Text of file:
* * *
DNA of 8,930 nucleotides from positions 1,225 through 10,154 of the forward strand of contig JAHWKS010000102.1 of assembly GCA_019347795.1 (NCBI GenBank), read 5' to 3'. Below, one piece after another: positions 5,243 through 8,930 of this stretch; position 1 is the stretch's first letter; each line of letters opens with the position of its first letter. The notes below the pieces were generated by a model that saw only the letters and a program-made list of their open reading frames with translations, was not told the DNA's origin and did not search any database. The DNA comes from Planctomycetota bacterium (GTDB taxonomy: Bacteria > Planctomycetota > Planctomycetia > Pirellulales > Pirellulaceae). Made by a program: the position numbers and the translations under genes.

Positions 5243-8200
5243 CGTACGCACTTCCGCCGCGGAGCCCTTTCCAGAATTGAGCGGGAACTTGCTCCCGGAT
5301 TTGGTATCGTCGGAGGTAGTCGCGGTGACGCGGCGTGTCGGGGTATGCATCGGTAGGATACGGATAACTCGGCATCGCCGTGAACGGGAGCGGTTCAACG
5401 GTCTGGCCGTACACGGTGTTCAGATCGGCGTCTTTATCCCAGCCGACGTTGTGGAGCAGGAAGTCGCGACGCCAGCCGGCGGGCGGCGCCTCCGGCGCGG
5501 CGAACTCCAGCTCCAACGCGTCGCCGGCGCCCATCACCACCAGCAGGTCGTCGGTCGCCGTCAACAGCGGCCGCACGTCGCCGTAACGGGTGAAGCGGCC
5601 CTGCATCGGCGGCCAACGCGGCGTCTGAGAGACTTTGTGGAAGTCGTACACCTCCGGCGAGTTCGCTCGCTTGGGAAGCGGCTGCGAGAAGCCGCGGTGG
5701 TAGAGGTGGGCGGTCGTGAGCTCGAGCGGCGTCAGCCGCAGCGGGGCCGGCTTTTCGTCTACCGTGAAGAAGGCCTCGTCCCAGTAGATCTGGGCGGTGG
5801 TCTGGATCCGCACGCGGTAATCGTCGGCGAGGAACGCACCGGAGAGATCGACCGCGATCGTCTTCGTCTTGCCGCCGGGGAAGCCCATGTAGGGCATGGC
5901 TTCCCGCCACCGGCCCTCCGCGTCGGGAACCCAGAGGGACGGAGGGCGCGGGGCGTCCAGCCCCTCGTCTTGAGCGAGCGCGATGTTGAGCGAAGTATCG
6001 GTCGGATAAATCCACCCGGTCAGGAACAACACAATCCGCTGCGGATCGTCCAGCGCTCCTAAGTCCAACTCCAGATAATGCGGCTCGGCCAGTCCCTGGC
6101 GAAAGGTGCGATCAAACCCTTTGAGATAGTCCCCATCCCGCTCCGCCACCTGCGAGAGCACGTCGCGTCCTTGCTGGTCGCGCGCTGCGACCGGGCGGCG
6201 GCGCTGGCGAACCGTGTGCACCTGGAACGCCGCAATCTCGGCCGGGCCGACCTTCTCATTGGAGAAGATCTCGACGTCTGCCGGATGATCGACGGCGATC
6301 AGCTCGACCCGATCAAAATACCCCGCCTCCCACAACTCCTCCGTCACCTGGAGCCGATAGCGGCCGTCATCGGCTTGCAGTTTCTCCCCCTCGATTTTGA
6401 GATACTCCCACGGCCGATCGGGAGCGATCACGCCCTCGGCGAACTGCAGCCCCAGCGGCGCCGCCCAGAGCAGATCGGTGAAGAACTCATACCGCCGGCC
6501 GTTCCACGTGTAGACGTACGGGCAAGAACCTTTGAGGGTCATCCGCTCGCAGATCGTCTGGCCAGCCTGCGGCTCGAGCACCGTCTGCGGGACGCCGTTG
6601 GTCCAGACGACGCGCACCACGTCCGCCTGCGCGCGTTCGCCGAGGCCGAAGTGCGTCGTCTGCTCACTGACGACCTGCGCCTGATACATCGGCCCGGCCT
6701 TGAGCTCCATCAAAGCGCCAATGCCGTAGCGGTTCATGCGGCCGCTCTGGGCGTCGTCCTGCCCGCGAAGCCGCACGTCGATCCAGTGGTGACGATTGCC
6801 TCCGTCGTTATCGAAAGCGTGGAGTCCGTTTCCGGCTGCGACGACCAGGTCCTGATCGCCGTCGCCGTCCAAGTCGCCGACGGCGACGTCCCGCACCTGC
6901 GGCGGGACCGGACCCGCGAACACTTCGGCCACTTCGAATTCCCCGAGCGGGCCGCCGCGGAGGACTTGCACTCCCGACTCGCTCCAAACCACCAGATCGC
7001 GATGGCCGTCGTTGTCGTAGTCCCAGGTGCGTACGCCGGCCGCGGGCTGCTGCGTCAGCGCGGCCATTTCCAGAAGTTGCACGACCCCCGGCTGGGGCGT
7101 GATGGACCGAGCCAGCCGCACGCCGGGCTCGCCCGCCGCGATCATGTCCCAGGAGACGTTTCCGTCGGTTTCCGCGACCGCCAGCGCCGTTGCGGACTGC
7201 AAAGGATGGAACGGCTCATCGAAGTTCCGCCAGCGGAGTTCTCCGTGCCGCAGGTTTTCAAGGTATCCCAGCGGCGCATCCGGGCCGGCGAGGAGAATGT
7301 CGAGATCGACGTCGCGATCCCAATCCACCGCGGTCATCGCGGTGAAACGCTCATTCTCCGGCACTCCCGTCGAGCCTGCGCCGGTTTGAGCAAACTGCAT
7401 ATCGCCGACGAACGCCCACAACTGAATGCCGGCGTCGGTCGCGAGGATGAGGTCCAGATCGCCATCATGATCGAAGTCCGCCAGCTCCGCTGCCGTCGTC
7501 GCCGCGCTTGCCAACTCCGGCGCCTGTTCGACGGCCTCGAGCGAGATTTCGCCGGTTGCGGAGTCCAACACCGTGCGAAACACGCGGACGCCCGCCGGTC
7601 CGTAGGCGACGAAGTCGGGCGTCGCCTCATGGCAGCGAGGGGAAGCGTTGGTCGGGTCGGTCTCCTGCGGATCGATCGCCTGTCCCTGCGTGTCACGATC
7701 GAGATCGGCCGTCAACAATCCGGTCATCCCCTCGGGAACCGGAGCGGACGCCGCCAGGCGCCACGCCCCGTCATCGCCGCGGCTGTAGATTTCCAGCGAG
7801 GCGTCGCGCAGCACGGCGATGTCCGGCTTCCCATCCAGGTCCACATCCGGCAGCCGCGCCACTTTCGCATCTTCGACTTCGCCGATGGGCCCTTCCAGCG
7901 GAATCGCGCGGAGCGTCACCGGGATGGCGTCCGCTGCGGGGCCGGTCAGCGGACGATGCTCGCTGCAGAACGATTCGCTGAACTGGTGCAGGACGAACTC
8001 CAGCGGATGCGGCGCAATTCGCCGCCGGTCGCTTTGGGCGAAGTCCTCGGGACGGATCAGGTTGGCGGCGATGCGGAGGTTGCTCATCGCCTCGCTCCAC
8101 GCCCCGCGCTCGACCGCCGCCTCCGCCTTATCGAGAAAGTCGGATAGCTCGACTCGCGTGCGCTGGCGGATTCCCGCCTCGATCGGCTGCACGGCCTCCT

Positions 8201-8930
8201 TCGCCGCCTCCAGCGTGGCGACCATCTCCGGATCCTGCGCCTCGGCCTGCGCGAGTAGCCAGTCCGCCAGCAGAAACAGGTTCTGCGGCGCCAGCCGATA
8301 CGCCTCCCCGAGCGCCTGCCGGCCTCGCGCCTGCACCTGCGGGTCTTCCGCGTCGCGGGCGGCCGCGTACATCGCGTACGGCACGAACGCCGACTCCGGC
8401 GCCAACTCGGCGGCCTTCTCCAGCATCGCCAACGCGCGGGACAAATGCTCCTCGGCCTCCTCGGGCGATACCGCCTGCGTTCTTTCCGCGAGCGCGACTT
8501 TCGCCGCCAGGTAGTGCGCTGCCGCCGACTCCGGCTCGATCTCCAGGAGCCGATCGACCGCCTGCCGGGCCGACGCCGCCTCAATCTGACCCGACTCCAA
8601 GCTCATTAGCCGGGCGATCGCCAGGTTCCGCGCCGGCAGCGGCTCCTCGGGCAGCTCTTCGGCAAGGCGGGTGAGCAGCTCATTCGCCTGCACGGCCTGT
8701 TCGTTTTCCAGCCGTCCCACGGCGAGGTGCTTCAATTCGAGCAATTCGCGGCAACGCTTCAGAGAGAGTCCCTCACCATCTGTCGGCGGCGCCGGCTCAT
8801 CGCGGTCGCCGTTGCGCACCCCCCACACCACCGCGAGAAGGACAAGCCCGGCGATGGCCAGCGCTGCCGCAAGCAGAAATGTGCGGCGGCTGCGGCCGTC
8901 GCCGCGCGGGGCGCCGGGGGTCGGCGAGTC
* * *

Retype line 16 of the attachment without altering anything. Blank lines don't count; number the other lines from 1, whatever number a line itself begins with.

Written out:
6501 GTTCCACGTGTAGACGTACGGGCAAGAACCTTTGAGGGTCATCCGCTCGCAGATCGTCTGGCCAGCCTGCGGCTCGAGCACCGTCTGCGGGACGCCGTTG